Shinjuku (sometimes called Tokyo's Times Square) is a lot of fun to stroll around with the streets full of people. We jay-walked to get over to Citibank, and I was surprised; I hadn't seen anyone so much as cross against a light since I arrived. ("It's okay here," Jay assured me. "But don't try it anywhere else.") The lights and energy were amazing and some of the people we passed were surpassing strange. After a bit we reached Takashimaya. Sky bridges cross the Yamamote Japan rail line there, and the whole is quite strikingly beautiful. But the winds caught us as we hit the plaza, and it was unsettling to be on that sky bridge over the rail lines under those conditions. When we went down to the Oeno line (the deepest in the city), there were signs saying that certain surface routes were partially closed because of high winds. It reminded me of the cable car to Table Mountain, which stops running rather frequently because of the winds there.
Directions: JR / Tokyo Metro / Toei Subway SHINJUKU
The spring at Hinokicho Park
If you happen to be in the vicinity of Tokyo Midtown, take a deep breath and enjoy a stroll around beautiful Hinokicho Park, a Japanese style garden. It is located on the former site of a feudal lord's villa immediately adjacent to the Midtown Garden -- a venue for concerts as well as the site of what looked like large sculptures but turned out to be children's playground equipment! On a nice day, the place is filled with mothers and children (or ladies pushing DOGS in strollers, which kind of surprised me).
Directions: Adjacent to Tokyo Midtown
Getting ready to enjoy a day of blossom-viewing
When I was a child, we visited Washington DC almost every spring, so as to see the wondrous sight of the cherry trees in full bloom around the Tidal Basin. We thought there were a lot of cherry trees in DC. (Well, there are.) But compared to the number of cherry trees in Japan, and the impact of their blooming on the populace, we had nothing to boast about. Cherry blossoms are serious business throughout the country. If you happen to be in a modern building which streams video into your elevators, providing stock quotes and weather forecasts, you are also going to see a prediction about how the blossoms are doing. A chill in the air as the buds swell is cause for consternation. But eventually the forecasters announce that the trees are 80% or more in bloom, and suddenly what seems to be the entire population goes a tiny bit bonkers. Hanami, the art of viewing cherry blossoms, can take place anywhere there are cherry trees, but in fact people tend to flock to some of the larger parks. Recommended carry-ins include a tarpaulin or blanket on which to sit, something to eat, and (especially) something alcoholic to drink.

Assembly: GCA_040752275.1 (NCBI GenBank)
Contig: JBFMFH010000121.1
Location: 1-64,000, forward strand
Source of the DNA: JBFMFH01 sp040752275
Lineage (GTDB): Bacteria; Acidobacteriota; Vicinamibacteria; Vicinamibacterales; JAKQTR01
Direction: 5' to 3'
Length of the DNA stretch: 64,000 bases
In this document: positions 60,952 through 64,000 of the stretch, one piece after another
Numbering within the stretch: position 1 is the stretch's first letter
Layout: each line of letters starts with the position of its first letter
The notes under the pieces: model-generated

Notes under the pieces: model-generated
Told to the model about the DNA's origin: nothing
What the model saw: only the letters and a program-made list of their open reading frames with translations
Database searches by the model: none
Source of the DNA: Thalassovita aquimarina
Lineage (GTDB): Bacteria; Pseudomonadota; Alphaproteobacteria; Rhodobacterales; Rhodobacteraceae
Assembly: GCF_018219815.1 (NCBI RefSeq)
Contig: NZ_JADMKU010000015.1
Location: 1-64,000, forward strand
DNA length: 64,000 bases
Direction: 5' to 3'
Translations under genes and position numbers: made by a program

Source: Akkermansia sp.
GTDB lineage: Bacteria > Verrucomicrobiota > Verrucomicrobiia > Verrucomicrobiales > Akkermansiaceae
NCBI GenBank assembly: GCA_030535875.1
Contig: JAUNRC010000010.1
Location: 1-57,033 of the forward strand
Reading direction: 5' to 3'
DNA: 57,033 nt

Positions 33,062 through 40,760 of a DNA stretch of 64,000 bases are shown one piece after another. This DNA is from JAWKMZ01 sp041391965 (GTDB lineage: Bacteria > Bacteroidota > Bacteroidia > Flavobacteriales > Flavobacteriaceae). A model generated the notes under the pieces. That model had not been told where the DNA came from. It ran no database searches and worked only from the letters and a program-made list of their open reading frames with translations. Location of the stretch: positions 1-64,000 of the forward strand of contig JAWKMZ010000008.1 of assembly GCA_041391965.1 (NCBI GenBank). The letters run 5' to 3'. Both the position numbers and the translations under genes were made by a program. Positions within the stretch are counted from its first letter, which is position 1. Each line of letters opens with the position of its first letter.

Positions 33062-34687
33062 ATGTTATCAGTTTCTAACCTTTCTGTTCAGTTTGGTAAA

Directions: In parks throughout Tokyo. Special good vantage points are Yoyogi, around the Ark Mori Building, Meguro River, and Shinjuku Gyoen. Only the last charges an admission fee.
The main portion of the shrine
Since we were in Harajuku for Hanami at Yoyogi, we stopped at the Togo Shrine, which is a kind of bookend to the Nogi Shrine. Admiral Togo annihilated the Russian fleet in 1904-1905. Not surprisingly, his shrine is entered by crossing water -- in this case a huge koi pond, shadowed by more of the ubiquitous cherry trees. It was the first place where I'd seen a charm for boating safety!
A bookshop and a small museum are located on the grounds of the shrine.
Directions: The shrine is located near the intersection of Takeshita Street and Meiji Avenue, and is accessible from Harajuku Station.
A little girl plays while her sibling is dedicated
On the day of our visit, Meiji-Jingu was bustling with numerous weddings (one at the processional stage, others posing for photographs). Mishu told me that the obviously heavy wedding headdresses worn by the brides were designed to hide their horns; apparently the belief is that all women have fox spirits, and during the wedding ceremony could reveal this side of their nature unless it were suppressed by the heavy headgear. We had encountered many people on the walk up to the shrine who were clearly heading for weddings, to judge from their dress and demeanor; the men all wear white ties, and the women's hairstyles and footwear indicated that they were preparing for nuptials. We also noticed the "shrine maidens" who have much in common with vestal virgins; they are young girls in service to the shrine. Some of them, who couldn't have been much older than twelve, were accompanying the bridal processions, wearing bright orange hakama (the wide-legged trousers typically worn by tradesmen).
There were also parents preparing to dedicate their infants. The mothers wear traditional kimono and tabe and the babies are also dressed formally, but the fathers we saw were in business suits.
Address: Yoyogi Kamizono-cho, Shibuya-ku
Directions: JR HARAJUKU / Tokyo Metro JINGU-MAE